Louis XVI was the king of France when the French Revolution began.
French king, Louis XVI, was beheaded.

When an unhyphenated compound title such as vice president or chief executive officer is capitalized (unless this is simply because it begins a sentence),[a] each word begins with a capital letter: On October 10, 1973, Vice President Agnew resigned and Gerald Ford was appointed to replace him. This does not apply to unimportant words such as the "of" in White House Chief of Staff John Doe. When hyphenated, as Vice-president is in some contexts other than U.S. politics, the second (and any subsequent) elements are not capitalized.

Honorifics and "styles of nobility should normally be capitalized, e.g., Her Majesty, His Holiness, but see also "WP:Manual of Style/Biographies § Honorifics.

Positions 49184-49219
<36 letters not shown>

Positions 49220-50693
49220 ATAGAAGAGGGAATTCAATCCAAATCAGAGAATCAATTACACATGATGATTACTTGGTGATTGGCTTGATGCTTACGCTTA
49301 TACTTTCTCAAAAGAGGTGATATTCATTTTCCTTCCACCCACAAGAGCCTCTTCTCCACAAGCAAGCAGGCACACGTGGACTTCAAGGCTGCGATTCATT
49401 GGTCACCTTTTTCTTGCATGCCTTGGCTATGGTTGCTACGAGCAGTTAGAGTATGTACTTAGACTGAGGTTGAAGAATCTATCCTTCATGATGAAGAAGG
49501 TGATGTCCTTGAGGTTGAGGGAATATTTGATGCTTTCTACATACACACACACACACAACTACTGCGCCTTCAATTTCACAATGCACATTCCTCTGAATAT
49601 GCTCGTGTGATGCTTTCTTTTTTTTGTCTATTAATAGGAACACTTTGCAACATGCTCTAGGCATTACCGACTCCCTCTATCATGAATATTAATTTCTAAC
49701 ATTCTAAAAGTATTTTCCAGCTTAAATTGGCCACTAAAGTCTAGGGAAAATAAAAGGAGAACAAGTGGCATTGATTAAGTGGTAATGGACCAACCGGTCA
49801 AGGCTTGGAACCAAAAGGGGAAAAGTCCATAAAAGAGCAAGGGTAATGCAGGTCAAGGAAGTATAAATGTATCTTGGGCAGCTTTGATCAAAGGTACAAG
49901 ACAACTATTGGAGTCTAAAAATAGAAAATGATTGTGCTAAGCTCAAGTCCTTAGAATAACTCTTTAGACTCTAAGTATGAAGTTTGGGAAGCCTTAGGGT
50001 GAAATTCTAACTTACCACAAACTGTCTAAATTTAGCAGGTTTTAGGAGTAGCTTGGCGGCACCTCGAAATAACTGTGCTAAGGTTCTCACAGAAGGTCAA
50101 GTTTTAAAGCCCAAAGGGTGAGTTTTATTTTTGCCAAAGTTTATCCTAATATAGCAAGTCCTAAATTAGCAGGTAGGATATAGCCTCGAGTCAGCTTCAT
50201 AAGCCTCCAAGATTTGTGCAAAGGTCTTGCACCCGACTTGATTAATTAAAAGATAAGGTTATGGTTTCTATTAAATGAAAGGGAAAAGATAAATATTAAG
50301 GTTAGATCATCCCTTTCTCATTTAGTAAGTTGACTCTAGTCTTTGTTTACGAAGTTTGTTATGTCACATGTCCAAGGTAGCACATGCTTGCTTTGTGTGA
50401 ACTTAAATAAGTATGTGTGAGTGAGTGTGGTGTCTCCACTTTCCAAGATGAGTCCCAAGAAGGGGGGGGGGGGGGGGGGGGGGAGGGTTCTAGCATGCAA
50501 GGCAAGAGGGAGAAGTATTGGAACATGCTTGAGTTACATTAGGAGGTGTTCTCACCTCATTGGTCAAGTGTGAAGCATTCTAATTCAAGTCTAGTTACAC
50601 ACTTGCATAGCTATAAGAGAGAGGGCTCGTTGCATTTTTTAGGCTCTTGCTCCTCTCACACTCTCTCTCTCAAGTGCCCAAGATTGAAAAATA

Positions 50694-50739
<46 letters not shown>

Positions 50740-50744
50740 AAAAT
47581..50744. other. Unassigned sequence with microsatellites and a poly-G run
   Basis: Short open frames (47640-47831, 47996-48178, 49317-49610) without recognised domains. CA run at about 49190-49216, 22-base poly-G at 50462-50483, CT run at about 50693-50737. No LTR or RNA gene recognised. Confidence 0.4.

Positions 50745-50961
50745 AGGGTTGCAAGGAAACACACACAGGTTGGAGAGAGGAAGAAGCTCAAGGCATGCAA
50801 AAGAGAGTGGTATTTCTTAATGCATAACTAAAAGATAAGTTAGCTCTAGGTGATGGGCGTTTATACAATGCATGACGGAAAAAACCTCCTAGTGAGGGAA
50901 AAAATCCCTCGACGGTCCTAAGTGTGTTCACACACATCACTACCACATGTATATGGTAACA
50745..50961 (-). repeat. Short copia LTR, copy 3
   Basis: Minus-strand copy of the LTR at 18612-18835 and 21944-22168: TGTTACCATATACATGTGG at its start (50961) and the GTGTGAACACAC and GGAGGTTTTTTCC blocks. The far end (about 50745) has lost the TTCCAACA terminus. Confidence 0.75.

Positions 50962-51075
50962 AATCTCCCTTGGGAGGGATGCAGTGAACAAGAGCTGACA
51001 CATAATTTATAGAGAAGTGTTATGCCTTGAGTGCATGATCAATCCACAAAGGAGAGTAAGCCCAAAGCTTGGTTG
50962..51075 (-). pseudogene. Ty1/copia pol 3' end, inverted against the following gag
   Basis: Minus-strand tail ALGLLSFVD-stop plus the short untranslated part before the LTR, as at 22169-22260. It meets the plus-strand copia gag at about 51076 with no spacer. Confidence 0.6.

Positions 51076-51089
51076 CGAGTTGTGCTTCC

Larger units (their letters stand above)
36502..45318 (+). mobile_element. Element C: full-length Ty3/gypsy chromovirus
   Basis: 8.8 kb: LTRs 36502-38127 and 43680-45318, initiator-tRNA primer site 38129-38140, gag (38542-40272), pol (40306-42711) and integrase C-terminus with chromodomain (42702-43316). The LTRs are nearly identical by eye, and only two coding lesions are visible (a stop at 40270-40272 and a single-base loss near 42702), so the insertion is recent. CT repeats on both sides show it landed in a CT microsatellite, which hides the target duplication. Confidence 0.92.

Religions, deities, philosophies, doctrines, and their adherents[edit]

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Names of organized religions (as well as officially recognized sects), whether as a noun or an adjective, and their adherents start with a capital letter. Unofficial movements, ideologies or philosophies within religions are generally not capitalized unless derived from a proper name. For example, Islam, Christianity, Catholic, Pentecostal and Calvinist are capitalized, while evangelicalism and fundamentalism are not.

"Proper names and titles referencing deities are capitalized: God, Allah, Freyja, the Lord, the Supreme Being, the Messiah. The same is true when referring to important religious figures, such as Muhammad, by terms such as the Prophet. "Common nouns not used as titles should not be capitalized: the Norse gods, personal god. In a biblical context, God is capitalized only when it refers to the Judeo-Christian deity, and prophet is generally not capitalized.

Transcendent ideas in the Platonic sense also begin with a capital letter: Good and Truth. Nouns (other than names) referring to any material or abstract representation of any deity, human or otherwise, are not capitalized.